Objectives and Techniques

With knowledge of the successes and failures we had encountered, and the start of an inventory of items we estimate (see Background), we began to explore what objectives we were pursuing when pursue one approach or the other.



For Estimating When Not Estimating
  • Build trust
  • Build confidence/feel more comfortable about being able to deliver
  • Data for retrospectives
  • Plan and coordinate with other functions/groups
  • Transfer risk (and find a scapegoat)
  • See complexity over time (in points) that a team can sustainably deliver on in a sprint (ballpark)
  • Confidence for team and business
  • Plan accurately
  • Forecast to coordinate
  • Justify project
  • Make budgets
  • Make better prioritization decisions
  • Forecast to make commitment/investment decisions
  • Get funded
  • Calculate ROI
  • Satisfy Management
  • Improve release planning
  • Gain clarity & visibility
  • Produce more value
  • Focus on value (or even just questions to answer)
  • Eliminate waste
  • Reducing waste in the work system
  • Get started faster knowing where we are going
  • Deliver more value over time
  • Stop giving super specific (and false) estimates to minor detailed tasks to the business
  • Free our creativity (don’t box us in)
  • Depends on work if points even make any sense
  • Potentially allow for a different trade-off
  • Routine work e.g. monthly release support
  • Focus on retrospective action items for improvement


Then we turned our attention to what techniques we use when we either estimate or don’t.


Used For Estimating Used When Not Estimating
  • Only talk about estimation  during backlog refinement (t-shirt sizing)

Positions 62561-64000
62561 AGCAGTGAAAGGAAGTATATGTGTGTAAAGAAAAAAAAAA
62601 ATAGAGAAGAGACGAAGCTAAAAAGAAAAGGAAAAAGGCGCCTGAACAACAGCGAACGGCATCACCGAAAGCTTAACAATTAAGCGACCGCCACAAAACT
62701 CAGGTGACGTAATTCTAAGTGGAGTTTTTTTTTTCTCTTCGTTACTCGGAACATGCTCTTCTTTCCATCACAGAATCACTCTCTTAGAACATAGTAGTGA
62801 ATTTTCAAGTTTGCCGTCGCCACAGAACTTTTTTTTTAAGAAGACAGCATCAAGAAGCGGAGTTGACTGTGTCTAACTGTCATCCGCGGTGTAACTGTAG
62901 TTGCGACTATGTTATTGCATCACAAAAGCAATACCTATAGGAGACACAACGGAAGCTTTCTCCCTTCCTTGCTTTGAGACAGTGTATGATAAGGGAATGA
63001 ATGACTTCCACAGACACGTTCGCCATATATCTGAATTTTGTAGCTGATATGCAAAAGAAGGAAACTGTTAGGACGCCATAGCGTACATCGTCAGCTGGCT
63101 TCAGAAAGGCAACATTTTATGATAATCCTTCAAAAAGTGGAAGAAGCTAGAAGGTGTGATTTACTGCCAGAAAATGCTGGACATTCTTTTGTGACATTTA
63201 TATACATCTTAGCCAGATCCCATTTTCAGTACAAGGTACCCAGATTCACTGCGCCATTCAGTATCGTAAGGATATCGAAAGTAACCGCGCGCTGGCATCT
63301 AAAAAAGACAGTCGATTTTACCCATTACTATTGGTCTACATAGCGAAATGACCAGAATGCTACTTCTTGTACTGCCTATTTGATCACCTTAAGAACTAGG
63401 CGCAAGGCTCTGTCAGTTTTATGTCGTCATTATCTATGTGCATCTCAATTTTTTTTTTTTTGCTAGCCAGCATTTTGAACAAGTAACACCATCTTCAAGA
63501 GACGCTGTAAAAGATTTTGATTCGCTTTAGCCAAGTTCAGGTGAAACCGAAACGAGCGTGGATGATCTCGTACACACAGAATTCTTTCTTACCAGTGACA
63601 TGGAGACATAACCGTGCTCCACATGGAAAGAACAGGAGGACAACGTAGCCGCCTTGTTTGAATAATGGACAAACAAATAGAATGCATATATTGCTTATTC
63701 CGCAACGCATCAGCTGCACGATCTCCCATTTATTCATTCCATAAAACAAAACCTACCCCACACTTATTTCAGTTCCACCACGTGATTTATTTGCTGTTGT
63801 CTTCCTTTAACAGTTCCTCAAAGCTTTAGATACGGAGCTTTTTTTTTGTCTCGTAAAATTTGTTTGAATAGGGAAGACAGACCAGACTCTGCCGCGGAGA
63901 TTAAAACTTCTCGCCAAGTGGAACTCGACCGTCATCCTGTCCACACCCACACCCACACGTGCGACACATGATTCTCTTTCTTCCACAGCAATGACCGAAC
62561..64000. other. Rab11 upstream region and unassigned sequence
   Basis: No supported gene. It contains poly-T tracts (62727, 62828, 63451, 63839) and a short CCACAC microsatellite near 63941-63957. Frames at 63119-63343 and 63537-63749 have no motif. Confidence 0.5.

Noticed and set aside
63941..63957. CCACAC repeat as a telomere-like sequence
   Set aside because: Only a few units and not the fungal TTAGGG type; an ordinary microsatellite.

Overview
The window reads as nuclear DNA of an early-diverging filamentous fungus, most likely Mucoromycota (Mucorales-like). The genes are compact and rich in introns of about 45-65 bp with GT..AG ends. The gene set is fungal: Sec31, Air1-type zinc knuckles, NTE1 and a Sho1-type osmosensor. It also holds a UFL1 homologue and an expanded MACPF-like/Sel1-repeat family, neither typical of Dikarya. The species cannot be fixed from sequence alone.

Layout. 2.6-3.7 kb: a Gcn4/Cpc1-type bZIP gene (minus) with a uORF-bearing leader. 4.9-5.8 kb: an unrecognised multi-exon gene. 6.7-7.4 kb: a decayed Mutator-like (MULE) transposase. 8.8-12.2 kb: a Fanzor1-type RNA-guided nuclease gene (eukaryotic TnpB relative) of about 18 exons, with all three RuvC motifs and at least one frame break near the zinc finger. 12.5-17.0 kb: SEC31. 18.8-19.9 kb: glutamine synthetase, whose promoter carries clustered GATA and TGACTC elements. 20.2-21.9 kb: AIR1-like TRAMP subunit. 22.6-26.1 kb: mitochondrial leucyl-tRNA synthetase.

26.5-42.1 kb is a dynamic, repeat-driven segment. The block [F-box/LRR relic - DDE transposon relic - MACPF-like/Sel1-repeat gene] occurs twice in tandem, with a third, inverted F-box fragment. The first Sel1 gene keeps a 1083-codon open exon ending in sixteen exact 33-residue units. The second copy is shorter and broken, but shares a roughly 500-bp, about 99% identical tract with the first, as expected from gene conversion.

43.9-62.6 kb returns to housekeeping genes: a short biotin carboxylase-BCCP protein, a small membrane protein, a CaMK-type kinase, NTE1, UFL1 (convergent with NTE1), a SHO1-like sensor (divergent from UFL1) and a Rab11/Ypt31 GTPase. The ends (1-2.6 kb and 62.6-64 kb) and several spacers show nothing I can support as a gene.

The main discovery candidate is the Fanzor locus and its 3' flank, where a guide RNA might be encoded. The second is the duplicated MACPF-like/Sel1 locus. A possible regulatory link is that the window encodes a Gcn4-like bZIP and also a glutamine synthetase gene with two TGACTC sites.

• Burndown chart
  • Understand the confidence interval
  • Affinity estimation
  • Discuss, ..1-2-3… Show count
  • Monte Carlo simulation
  • Planning Poker
  • Rank Ordering
  • Weighted Shortest Job First
  • Modeling
  • Use/Compare to Actuals
  • Estimation by Analogy
  • Specific criteria & acceptance
  • Affinity mapping
  • In depth grooming for debated story complexity
  • Sustainable commitments
  • Mob programming
  • Implicit estimation (ballpark)
  • Impact – Effort Matrix
  • Kanban
  • Pay only what it’s worth
  • Priority Pyramid for a backlog
  • Cycle-time analysis of work items in the retrospective
  • Team’s confidence & vote to commit
  • Flow efficacy and run rate
  • Update progress on tasking frequently
  • Measure story completion rates (flow)
  • “Just do it”
  • See investment, flow, et cetera for entire line of funding
  • Monte Carlo on live data
  • Use economic/finance metrics (run rate)
  • LeSS, no Lean
  • Establish a time or cost box to discover if value is there (think like a spike)
  • Revisit Definition of Ready stories (much as you do for Definition of Done)
  • Tabletop card sorting (can sort by relative effort without writing down size)